From discipline comes freedom
Pianist melds styles to make 'social music'
PALO ALTO, Calif. - At its conception, jazz melded the blues and street music of African-Americans with the European classical tradition carried by New Orleans Creoles of color. Rooted in Crescent City culture, Jonathan Batiste is in the midst of creating an ambitious new synthesis that marries the conservatory with the nightclub.
At 22, the New Orleans native is one of jazz's most dauntingly talented young pianists, a recent Juilliard graduate who started his career as an 8-year-old playing percussion in the popular New Orleans funk and R&B band run by his cousins, the Batiste Brothers. He's spent the past two years backing vocalist Cassandra Wilson, providing luscious accompaniment on her 2008 standards session, "Loverly," and recently joined trumpeter Roy Hargrove's hard bop quintet.
In his own group he's developing what he calls "social music," an approach that balances classical music's compositional imperative with the New Orleans "laissez les bon temps rouler" ethos.
"One of the main concepts I've been working on is writing jazz music that has open windows where you can freely improvise, but with stern, strict parameters, with notes and dynamics predetermined as if it was classical music," Batiste said last week before a Stanford University concert. "I think this concept makes the music freer in terms of improvisation, because if there's no structure, how can there really be any freedom?"
Batiste's evolving balance of freedom and discipline will be on display at Scullers on Thursday, when he makes his Boston debut as a bandleader with a quintet featuring bassist Phil Kuehn, drummer Joe Saylor, tenor saxophonist Matt Marantz, and alto saxophonist/flutist Eddie Barbash. At the Stanford concert, the pianist offered an impressive exhibition of his skill as an arranger by radically redesigning "So What" and "Freddie Freeloader" for a program celebrating the 50th anniversary of Miles Davis's classic album "Kind of Blue."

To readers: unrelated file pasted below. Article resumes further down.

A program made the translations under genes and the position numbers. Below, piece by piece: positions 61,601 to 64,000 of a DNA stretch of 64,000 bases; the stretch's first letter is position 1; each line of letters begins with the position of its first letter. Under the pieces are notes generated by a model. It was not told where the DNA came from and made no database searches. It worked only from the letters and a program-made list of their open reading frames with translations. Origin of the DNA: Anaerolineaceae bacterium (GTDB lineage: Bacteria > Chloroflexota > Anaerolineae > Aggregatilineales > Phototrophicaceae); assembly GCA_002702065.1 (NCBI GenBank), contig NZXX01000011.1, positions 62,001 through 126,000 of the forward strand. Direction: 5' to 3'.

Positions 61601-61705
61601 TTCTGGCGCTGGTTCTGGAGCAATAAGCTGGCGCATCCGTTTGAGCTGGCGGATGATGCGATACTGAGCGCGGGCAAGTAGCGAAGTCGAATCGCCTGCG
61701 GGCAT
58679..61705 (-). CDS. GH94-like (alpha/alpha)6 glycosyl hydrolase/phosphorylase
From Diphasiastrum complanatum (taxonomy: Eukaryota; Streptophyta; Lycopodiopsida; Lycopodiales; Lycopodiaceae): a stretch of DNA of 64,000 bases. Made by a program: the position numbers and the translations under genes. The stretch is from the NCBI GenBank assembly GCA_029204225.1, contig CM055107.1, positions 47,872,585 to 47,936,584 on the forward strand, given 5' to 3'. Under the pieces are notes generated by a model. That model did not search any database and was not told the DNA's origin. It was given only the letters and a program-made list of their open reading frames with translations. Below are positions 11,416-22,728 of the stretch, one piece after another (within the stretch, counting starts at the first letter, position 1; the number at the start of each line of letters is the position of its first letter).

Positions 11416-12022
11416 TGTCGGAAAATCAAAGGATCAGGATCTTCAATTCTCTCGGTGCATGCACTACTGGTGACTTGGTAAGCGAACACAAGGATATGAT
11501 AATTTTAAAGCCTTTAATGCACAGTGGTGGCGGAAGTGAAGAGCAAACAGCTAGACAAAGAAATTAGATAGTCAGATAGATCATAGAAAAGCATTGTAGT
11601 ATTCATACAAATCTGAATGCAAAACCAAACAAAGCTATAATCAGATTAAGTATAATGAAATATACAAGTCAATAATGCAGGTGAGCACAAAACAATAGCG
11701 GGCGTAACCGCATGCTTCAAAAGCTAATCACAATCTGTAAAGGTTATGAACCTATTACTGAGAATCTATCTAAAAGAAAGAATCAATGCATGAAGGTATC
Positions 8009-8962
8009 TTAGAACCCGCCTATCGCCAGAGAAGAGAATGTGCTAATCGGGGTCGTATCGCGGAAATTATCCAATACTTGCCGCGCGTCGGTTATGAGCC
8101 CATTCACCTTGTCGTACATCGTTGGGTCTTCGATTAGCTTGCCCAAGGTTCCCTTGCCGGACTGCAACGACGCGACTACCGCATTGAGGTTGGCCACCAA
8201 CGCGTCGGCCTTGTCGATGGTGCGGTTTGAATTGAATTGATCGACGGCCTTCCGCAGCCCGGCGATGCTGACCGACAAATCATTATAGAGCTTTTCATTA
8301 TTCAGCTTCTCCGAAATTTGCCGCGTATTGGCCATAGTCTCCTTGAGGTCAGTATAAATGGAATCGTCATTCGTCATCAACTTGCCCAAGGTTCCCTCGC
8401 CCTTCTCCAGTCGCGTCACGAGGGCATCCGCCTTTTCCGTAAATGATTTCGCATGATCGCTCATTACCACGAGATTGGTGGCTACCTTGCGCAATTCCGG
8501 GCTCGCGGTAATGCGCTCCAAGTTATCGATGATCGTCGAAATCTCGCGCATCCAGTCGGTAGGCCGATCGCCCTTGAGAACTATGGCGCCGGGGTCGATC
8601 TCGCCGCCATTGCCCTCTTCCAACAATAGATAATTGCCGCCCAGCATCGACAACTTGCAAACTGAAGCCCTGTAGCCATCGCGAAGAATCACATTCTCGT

He was tapped to lead the ad hoc sextet at Stanford by saxophonist, arranger, and archivist Loren Schoenberg, who first heard Batiste play as a promising high school student at Jazz Aspen Snowmass, a summer academy Schoenberg runs with bassist Christian McBride. "Since he went to Juilliard he's grown exponentially in terms of artistry and technique," says Schoenberg, executive director of the National Jazz Museum in Harlem, which co-presented the concert. "I've heard him do things in the last year I've never heard done before. His music is visceral, exciting, innovative, and funny."
In other words, Batiste is heir to an ostentatiously entertaining New Orleans piano tradition that dates back to Jelly Roll Morton. Though Batiste left the city at 17, he's maintained strong ties through his family, an extended clan that includes more than 30 musicians, and regular appearances at JazzFest. During his celebrated performance there in 2006, he offered an encyclopedic eight-minute rendition of Morton's "E Flat Blues" with a long quote from Chopin's "Revolutionary Etude," the kind of showmanship long practiced by New Orleans keyboard savants like Professor Longhair and James Booker.
"It was theatrical, clearly locating himself in the New Orleans piano tradition," says Alex Rawls, editor of the leading New Orleans music magazine, OffBeat. "What was impressive was that he didn't lose himself in what seemed like a tribute to James Booker. It wasn't abandoning what he was doing, but reminding you of another thread of influence."
Batiste's most recent album, "Live in New York: At the Rubin Museum of Art," offers another look at how he draws on his musical heritage. With its sing-song melody, his tune "Kindergarten" is a playful incantation set to the chord changes of "Sweet Georgia Brown."
"It's similar to a folk melody from early New Orleans culture," said Batiste, his voice carrying the soft drawl of his Southern upbringing. "When you hear it you feel like a kid again."
His ability to turn a childhood association into an effective jazz vehicle also finds expression on the melodica, the toy-like reed instrument with a small keyboard. Batiste sees the melodica as a physical representation of his sensibility - populist, playful, and full of expected depths.
"It's looked at as a toy, but if you can make music and art on it on a serious level," Batiste says, "then anything can be used to express something."